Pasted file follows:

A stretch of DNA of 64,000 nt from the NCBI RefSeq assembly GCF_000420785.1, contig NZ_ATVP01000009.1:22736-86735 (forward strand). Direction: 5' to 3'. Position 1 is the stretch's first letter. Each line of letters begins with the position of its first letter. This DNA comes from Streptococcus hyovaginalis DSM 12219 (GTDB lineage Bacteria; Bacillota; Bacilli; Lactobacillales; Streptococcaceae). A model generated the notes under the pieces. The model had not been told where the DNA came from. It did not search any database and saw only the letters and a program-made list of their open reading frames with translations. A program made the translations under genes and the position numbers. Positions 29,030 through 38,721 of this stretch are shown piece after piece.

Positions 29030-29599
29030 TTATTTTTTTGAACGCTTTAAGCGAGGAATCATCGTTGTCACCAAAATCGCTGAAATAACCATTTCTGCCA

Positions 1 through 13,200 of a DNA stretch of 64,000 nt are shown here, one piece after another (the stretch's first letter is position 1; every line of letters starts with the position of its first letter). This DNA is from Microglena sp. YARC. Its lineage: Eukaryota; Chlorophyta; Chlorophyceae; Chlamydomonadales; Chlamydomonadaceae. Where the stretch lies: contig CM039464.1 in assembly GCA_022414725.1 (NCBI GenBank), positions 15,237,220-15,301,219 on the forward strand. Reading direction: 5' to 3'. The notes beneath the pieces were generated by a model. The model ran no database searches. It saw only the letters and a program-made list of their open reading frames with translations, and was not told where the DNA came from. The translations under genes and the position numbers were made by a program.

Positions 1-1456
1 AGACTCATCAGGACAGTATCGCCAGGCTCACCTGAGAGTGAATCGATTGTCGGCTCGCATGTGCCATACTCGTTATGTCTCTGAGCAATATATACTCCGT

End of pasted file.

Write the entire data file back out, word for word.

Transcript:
A stretch of DNA of 64,000 nt from the NCBI RefSeq assembly GCF_000420785.1, contig NZ_ATVP01000009.1:22736-86735 (forward strand). Direction: 5' to 3'. Position 1 is the stretch's first letter. Each line of letters begins with the position of its first letter. This DNA comes from Streptococcus hyovaginalis DSM 12219 (GTDB lineage Bacteria; Bacillota; Bacilli; Lactobacillales; Streptococcaceae). A model generated the notes under the pieces. The model had not been told where the DNA came from. It did not search any database and saw only the letters and a program-made list of their open reading frames with translations. A program made the translations under genes and the position numbers. Positions 29,030 through 38,721 of this stretch are shown piece after piece.

Positions 29030-29599
29030 TTATTTTTTTGAACGCTTTAAGCGAGGAATCATCGTTGTCACCAAAATCGCTGAAATAACCATTTCTGCCA

Positions 1 through 13,200 of a DNA stretch of 64,000 nt are shown here, one piece after another (the stretch's first letter is position 1; every line of letters starts with the position of its first letter). This DNA is from Microglena sp. YARC. Its lineage: Eukaryota; Chlorophyta; Chlorophyceae; Chlamydomonadales; Chlamydomonadaceae. Where the stretch lies: contig CM039464.1 in assembly GCA_022414725.1 (NCBI GenBank), positions 15,237,220-15,301,219 on the forward strand. Reading direction: 5' to 3'. The notes beneath the pieces were generated by a model. The model ran no database searches. It saw only the letters and a program-made list of their open reading frames with translations, and was not told where the DNA came from. The translations under genes and the position numbers were made by a program.

Positions 1-1456
1 AGACTCATCAGGACAGTATCGCCAGGCTCACCTGAGAGTGAATCGATTGTCGGCTCGCATGTGCCATACTCGTTATGTCTCTGAGCAATATATACTCCGT